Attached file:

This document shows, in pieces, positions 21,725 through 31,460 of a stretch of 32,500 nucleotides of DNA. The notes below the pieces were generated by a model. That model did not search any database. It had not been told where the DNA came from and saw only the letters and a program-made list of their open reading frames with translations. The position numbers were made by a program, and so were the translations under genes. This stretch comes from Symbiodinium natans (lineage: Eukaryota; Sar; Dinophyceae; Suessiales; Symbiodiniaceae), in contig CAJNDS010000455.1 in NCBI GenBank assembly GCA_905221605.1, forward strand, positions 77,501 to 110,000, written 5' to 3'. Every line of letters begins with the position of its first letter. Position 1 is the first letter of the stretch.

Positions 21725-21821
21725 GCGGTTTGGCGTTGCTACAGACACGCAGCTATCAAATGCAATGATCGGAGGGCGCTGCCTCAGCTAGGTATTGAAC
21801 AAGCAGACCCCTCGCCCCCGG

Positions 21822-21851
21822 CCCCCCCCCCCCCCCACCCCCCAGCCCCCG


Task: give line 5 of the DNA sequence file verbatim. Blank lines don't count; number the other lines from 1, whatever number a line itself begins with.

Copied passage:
Positions 21822-21851